Mel Gibson advises his younger self to ‘shut the f*** up’

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WATCH: Mel Gibson made light of his troubled past during a visit with Stephen Colbert – Nov 2, 2016

Mel Gibson joined Stephen Colbert on Tuesday’s Late Show to take part in Colbert’s “Big Questions With Even Bigger Stars” segment, and they discussed their names, astrology and some of Gibson’s life choices.

Colbert asked Gibson what advice, if any, he’d give to his younger self. “I’d tell my younger self to shut the f**k up,” the Lethal Weapon star candidly responded.

“Hey, Mel Mels,” Colbert asked. “When you look back on your life, do you think you’ll have any regrets?”

Gibson responded, “No, not one. They tend to come in clusters.”

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The regrets in question may point to 10 years ago, in 2006, when his career fell apart. Gibson was accused of being an alcoholic, a wife-beater, a misogynist and an anti-Semite. In July of that year, he was pulled over in California by a Jewish police officer, and he reportedly said “F**king Jews… the Jews are responsible for all the wars in the world. Are you a Jew?” In another incident, he allegedly called a female officer “sugar tits.”

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The Braveheart star also joked with Colbert about other aspects of his past, like his time as People‘s Sexiest Man Alive. “Before I had this roadkill on my face, I was the sexiest man alive,” Gibson recalled.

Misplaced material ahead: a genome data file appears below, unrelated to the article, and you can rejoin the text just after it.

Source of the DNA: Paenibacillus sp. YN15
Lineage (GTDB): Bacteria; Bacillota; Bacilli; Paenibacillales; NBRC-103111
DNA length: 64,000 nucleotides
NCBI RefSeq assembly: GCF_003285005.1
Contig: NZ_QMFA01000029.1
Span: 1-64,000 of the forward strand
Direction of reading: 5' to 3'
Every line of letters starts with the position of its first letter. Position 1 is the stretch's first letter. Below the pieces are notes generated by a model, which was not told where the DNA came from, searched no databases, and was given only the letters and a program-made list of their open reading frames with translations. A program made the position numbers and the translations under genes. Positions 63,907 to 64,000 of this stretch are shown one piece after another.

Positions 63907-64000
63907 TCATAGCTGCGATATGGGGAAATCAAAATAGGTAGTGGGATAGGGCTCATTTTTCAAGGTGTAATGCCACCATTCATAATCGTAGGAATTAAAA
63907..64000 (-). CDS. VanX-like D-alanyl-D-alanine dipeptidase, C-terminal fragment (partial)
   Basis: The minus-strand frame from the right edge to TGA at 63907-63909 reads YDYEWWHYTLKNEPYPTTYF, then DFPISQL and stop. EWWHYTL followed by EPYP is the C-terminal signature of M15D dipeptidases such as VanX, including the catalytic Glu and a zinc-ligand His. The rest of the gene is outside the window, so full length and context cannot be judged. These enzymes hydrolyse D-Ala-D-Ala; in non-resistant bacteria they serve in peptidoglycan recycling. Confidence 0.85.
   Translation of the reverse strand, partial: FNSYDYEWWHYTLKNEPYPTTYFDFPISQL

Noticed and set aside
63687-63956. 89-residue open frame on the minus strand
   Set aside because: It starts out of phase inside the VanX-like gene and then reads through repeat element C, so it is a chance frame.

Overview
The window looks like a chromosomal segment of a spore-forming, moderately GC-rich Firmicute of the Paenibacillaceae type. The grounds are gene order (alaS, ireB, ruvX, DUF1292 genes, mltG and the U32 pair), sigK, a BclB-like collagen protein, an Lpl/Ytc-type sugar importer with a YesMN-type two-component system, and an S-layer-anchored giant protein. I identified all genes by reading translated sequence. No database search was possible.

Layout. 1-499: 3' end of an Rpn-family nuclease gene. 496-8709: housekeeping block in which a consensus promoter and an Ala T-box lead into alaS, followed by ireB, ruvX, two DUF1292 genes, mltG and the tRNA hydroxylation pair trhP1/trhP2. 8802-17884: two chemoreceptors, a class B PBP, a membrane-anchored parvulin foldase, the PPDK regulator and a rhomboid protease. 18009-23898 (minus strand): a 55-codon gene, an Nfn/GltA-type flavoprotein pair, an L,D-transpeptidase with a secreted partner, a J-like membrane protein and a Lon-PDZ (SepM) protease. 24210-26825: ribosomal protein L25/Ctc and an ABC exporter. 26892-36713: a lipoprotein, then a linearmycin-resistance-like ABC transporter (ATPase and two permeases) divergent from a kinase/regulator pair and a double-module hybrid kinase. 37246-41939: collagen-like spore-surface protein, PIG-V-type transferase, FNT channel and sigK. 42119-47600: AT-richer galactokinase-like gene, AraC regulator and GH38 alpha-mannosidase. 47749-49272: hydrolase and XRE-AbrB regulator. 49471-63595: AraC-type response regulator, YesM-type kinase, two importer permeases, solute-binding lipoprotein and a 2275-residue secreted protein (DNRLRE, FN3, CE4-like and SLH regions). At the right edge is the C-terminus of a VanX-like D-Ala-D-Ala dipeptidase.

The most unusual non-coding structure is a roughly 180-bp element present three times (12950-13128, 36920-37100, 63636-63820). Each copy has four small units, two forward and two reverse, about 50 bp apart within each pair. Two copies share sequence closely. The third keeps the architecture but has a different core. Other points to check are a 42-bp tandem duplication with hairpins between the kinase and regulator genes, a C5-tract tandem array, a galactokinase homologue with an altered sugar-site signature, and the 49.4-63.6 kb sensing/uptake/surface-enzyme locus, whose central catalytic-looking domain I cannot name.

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The Hacksaw Ridge director also said he’d want to go back in time to meet Jesus Christ.

“Oh, sure,” Colbert responded. “You’d want to know if he liked The Passion of the Christ.”

“No,” said Gibson, “[I’d want to know] which Lethal Weapon movie was his favourite.”

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Of course, not all the jabs were aimed at the actor. When he asked the comedian to name the scariest movie he’s ever seen, Colbert responded, “It’s that one where the psychopath traps two people in his house and tortures them.”

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“Yeah, Home Alone is really scary,” Gibson deadpanned.

While sitting down to talk to Colbert, he also teased his upcoming film The Resurrection, a sequel to 2004’s The Passion of the Christ.

“It’s more than a single event — it’s an amazing event,” he said. “And to underpin that with the things around it is really the story, to enlighten what that means. It’s not just about the event. It’s not some chronological telling of just that event. That could be boring. You’d think, ‘Oh, we’ve read that.'”

“It’s probably about three years off, because it’s a big subject,” Gibson said about the production of The Resurrection.

With files from Chris Jancelewicz & ET Canada

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